Beautifully engraved RARE Specimen $5000 Hanford Project Electric Revenue Bond from the Washington Public Power Supply System - WPPSS dated May 16, 1963. This is a $5,000 bond that was due on September 1, 1996. This historic document was printed by the Security Columbian Banknote Company and has an ornate border around it with a vignette of an allegorical woman holding an tablet and a man holding a globe next to books on a table. This item has the printed signatures of the Company's President. This specimen bond is RARE and highly collectible.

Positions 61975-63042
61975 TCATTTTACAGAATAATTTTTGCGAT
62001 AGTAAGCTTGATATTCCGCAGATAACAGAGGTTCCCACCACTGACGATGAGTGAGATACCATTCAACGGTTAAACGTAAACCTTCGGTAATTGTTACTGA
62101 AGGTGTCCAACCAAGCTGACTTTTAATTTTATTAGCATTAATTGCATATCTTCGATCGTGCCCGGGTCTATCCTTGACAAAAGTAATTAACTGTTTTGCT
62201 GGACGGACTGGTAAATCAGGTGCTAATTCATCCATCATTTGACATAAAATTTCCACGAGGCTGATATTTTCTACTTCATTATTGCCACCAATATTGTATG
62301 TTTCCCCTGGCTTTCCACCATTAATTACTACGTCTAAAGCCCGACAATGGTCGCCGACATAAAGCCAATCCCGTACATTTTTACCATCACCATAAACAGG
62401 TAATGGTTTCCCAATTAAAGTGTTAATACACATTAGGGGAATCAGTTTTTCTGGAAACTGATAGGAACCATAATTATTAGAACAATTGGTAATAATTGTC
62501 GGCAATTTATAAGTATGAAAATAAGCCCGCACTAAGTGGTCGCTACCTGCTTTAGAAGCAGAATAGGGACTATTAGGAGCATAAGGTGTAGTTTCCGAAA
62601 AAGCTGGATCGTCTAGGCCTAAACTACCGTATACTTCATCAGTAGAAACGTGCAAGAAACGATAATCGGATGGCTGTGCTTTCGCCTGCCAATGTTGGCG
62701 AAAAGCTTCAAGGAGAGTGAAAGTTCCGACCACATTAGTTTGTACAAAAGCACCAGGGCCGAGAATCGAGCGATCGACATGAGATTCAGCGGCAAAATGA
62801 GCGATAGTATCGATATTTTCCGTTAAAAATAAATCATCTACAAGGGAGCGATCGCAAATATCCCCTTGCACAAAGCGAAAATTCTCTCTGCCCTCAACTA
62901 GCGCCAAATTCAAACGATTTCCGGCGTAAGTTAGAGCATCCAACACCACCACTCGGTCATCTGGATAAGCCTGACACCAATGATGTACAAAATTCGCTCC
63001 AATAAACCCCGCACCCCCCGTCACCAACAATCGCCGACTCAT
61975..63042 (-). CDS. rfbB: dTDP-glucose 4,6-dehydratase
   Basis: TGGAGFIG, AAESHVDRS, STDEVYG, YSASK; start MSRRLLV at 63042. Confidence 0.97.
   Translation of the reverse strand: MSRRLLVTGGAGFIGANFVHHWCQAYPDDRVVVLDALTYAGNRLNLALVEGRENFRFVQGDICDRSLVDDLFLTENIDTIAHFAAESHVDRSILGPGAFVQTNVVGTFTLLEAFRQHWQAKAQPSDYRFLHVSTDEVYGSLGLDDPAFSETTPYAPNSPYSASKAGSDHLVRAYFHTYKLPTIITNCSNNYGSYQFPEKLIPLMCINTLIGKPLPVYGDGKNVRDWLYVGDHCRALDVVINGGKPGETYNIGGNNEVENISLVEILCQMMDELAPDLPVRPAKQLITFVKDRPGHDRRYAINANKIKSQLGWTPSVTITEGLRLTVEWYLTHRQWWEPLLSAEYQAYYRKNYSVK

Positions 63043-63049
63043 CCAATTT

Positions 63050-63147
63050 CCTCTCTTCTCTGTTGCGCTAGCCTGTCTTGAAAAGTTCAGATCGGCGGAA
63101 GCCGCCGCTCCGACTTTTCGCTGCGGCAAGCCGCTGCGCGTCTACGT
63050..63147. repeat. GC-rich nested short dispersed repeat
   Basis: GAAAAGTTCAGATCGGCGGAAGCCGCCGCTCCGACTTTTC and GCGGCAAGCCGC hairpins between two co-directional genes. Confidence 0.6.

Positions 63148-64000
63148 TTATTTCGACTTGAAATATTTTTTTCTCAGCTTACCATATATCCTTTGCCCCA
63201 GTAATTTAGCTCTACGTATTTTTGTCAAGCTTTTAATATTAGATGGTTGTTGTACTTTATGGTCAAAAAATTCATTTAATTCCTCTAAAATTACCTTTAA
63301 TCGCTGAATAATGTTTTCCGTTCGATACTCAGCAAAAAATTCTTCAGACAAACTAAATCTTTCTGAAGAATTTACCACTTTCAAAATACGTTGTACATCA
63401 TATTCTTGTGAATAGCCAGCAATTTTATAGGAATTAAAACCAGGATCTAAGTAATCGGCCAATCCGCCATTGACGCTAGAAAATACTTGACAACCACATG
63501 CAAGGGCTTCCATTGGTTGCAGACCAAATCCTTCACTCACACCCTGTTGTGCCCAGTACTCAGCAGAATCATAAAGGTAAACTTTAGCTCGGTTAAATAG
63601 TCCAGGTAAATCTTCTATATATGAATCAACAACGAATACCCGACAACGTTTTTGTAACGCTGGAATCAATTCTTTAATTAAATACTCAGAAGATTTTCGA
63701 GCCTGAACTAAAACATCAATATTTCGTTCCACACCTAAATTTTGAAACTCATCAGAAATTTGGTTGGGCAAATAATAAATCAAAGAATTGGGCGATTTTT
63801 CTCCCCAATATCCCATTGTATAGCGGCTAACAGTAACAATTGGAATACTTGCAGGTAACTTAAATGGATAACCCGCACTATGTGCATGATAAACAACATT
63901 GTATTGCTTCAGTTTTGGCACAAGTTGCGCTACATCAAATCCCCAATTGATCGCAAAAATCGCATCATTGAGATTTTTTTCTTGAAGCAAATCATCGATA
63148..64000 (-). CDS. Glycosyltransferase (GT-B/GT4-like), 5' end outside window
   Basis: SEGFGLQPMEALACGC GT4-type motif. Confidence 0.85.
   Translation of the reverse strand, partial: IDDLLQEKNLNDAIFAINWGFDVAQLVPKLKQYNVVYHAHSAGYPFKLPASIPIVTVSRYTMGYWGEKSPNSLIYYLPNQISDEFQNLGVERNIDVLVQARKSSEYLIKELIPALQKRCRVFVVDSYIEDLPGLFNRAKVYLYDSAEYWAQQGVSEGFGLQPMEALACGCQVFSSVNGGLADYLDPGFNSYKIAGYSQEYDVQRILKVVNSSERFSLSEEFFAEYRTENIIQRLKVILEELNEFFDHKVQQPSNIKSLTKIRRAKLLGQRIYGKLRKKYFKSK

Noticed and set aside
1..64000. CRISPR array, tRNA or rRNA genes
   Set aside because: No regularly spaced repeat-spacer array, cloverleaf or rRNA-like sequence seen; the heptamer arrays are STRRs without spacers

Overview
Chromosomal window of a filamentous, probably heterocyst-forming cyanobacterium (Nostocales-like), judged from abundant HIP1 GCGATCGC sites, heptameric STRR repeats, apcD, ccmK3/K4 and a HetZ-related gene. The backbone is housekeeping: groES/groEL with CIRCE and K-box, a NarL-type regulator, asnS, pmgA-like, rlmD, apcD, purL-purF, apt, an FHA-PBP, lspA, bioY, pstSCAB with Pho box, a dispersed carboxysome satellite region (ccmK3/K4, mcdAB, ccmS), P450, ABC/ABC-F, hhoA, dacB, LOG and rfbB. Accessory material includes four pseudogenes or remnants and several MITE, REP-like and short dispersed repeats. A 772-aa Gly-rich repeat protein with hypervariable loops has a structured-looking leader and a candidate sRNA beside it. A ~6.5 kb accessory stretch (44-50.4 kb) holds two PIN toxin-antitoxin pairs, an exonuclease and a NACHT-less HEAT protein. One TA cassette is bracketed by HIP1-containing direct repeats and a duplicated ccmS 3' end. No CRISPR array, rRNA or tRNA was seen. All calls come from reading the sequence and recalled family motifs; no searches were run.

In the 1950s, the Legislature authorized formation of joint operating agencies that allowed cities and public utility districts to join together to develop electricity generation projects. In 1957, 17 public utilities formed the Washington Public Power Supply System. The first project was the Packwood Lake Hydroelectric Project. During the 1970s, the joint operating agency began construction of three nuclear facilities, one of which is the Columbia Generating Station at Hanford, the only operating nuclear power plant generating electricity in the state. A joint operating agency is authorized to issue tax exempt revenue bonds to finance its projects. In the case of the first three nuclear power plants, revenue from the Bonneville Power Administration (BPA) was used to guarantee repayment of the revenue bonds through a system of net-billing. An IRS ruling in 1972 changed the tax exempt status of federal agencies and further net-billing agreements were prohibited. For the agency, under the regionally developed Hydro-Thermal Power Program, the 1970s brought the challenge of attempting to simultaneously construct multiple nuclear power plants. Over-commitment to nuclear power brought about the financial collapse of the Washington Public Power Supply System, which undertook to build five large nuclear power plants in the 1970s. By 1983, cost overruns and delays, along with a slowing of electricity demand growth, led to cancellation of two WPPSS plants and a construction halt on two others. Moreover, WPPSS defaulted on $2.25 billion of municipal bonds, which is still the largest municipal bond default in U.S. history. The court case that followed took nearly a decade to resolve. The WPPSS acquired the nickname "Whoops" in the media. In January 1982, the WPPSS board stopped construction on Plants 4 and 5 when total cost for all the plants was projected to exceed $24 billion. Because these plants generated no power and brought in no money, the system was forced to default on $2.25 billion in bonds. This meant that the member utilities, and ultimately the rate payers, were obligated to pay back the borrowed money. In some small towns where unemployment due to the recession was already high, this amounted to more than $12,000 per customer. The bond holders sued and the matter wound it way through courts for the next 13 years. Plants 1 and 3 were never finished either, but their costs were backed by the Bonneville Power Administration and the power it generated from the Columbia River Dams. Plant 2 at Hanford was completed in 1984 and is now called the Columbia Generating Station. It produces 12 percent of the power supplied by the Bonneville Power Administration at a cost of 2.3 cents per kilowatt hour. Seattle customers pay an average of 3.89 cents per kilowatt hour. The unfinished plants were mothballed against the possibility that construction would be resumed. In 1995, WPPSS decided to demolish what remained of the structures. History from Encyberpedia and OldCompany.com (old stock certificate research service) About Specimen Certificates Specimen Certificates are actual certificates that have never been issued. They were usually kept by the printers in their permanent archives as their only example of a particular certificate. Sometimes you will see a hand stamp on the certificate that says "Do not remove from file". Specimens were also used to show prospective clients different types of certificate designs that were available. Specimen certificates are usually much scarcer than issued certificates. In fact, many times they are the only way to get a certificate for a particular company because the issued certificates were redeemed and destroyed. In a few instances, Specimen certificates were made for a company but were never used because a different design was chosen by the company. These certificates are normally stamped "Specimen" or they have small holes spelling the word specimen. Most of the time they don't have a serial number, or they have a serial number of 00000. This is an exciting sector of the hobby that has grown in popularity over the past several years.